ST. GEORGE — Southern Utah University won this year’s “Outdoor Nation Campus Challenge,” prevailing against 91 colleges from across the country in what organizers billed as a “Mother-Nature-meets-March-Madness competition” aimed at getting people outside and active.
Participants downloaded the Outdoor Nation app and posted photos of their outdoor adventures. Approved activities included biking, camping, hiking, swimming, caving, climbing, stargazing; anything that helped people recreate outside. Participants could post up to five times a day and receive points depending on the difficulty of the activity.
SUU dominated the competition, scoring 291,729 points and outdistancing the next closest university by 97,971 points, according to a press release from the school. The event was held from Sept. 18 to Oct. 15. SUU also won the challenge in 2015.
More than 2,300 people participated for SUU, including students, faculty, staff, alumni, family and friends who logged 14,974 outdoor activities.
“We proved once again that SUU is the most outdoorsy school in the nation,” school President Scott L Wyatt said. “We are surrounded by national and state parks and recreational areas that act as extra classroom space. SUU the perfect place to enjoy the outdoors.”
Wyatt personally earned 3,477 points, placing him second for SUU and seventh in the nation.
He hosted a campus campout on the last weekend of the competition with over 150 campers sleeping under the stars at SUU. The event included music, free food, outdoor activities, campus ghost tours and morning yoga.
Amanda Runge, SUU event coordinator, took first place for SUU and third in the nation, posting five activities every day of the challenge. She led daily runs and helped organize the campus campout.
“SUU is amazing because we have a winning spirit and fight in all that we do,” Runge said. “We sometimes feel like underdogs, overshadowed by bigger schools in the nation, but we always hold our own, give it our best shot and frequently end up on top.”
Trademarked the “University of the Parks,” SUU’s students, faculty, alumni, families and the community were all encouraged to demonstrate school pride as they participated in the competition.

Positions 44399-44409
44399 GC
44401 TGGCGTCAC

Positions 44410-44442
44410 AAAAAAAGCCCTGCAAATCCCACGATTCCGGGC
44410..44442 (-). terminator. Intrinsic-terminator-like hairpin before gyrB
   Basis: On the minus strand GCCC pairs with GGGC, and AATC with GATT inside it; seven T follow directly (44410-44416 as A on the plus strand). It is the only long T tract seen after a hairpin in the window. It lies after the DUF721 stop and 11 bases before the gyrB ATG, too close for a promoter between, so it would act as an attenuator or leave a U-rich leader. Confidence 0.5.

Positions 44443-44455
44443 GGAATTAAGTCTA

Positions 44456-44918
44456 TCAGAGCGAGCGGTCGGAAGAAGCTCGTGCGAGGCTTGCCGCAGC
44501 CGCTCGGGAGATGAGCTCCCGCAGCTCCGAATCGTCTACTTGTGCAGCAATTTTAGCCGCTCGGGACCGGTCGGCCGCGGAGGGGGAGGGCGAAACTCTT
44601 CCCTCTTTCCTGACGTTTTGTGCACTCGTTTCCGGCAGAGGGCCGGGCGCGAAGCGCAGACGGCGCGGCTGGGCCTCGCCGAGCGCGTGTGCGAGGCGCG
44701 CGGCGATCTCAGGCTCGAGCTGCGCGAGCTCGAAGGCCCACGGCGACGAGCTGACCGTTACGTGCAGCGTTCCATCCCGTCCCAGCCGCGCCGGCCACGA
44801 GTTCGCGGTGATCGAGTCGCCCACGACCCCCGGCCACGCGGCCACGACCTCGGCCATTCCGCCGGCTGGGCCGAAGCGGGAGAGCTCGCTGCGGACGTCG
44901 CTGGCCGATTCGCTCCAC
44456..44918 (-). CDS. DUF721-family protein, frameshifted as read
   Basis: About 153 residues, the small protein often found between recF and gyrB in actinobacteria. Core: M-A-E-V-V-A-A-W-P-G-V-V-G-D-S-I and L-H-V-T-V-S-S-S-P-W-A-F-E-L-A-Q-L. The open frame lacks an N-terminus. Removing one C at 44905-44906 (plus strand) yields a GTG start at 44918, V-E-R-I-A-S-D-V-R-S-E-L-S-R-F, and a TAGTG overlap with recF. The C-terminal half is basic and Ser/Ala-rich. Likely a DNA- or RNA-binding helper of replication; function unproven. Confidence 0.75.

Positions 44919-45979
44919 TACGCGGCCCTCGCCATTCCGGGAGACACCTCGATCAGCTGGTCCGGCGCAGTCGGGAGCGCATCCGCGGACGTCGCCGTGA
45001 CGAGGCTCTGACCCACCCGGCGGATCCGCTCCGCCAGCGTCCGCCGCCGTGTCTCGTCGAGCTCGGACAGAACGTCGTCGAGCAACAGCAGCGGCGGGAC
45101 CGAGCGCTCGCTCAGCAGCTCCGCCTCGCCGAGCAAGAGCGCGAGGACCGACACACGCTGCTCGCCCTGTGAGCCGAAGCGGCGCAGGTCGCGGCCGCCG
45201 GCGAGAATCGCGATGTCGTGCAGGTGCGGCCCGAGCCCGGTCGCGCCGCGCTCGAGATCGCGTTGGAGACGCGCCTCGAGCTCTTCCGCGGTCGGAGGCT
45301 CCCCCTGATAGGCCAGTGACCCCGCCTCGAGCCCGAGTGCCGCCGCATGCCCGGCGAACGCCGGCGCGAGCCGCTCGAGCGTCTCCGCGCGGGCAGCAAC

Abigail Wyatt, SUU’s student representative for Outdoor Nation, established an organizing committee of individuals and departments across campus who created multiple events that students could easily participate in during competition.
Events included daily hikes and runs, weekly yoga sessions, outdoor classrooms, climbing clinics, service projects, mountain biking experiences and hammock villages.
“Our committee had so much enthusiasm for the event across campus,” Abigail Wyatt said. “This is why SUU is so deserving of this award. Everyone contributed in various ways and found creative solutions to make SUU victorious. We really came together and made this a campus-wide experience.”
Even local businesses found a way to participate and give back to SUU. Outdoor Vitals donated backpacks and sleeping bags, and Cedar Sports offered discounts for participants and sponsored a free mountain-biking clinic every Friday.
Outdoor Nation Campus Challenge is committed to reconnecting individuals with the outdoors, according to the SUU press release. It is an initiative dedicated to inspiring and encouraging college students and the community to be outdoor enthusiasts.
It also aims to combat the inactivity crisis prevalent among many youth and young adults in America. Being active and outside also reduces stress, increases one’s ability to concentrate and positively affects physical, mental and emotional health.
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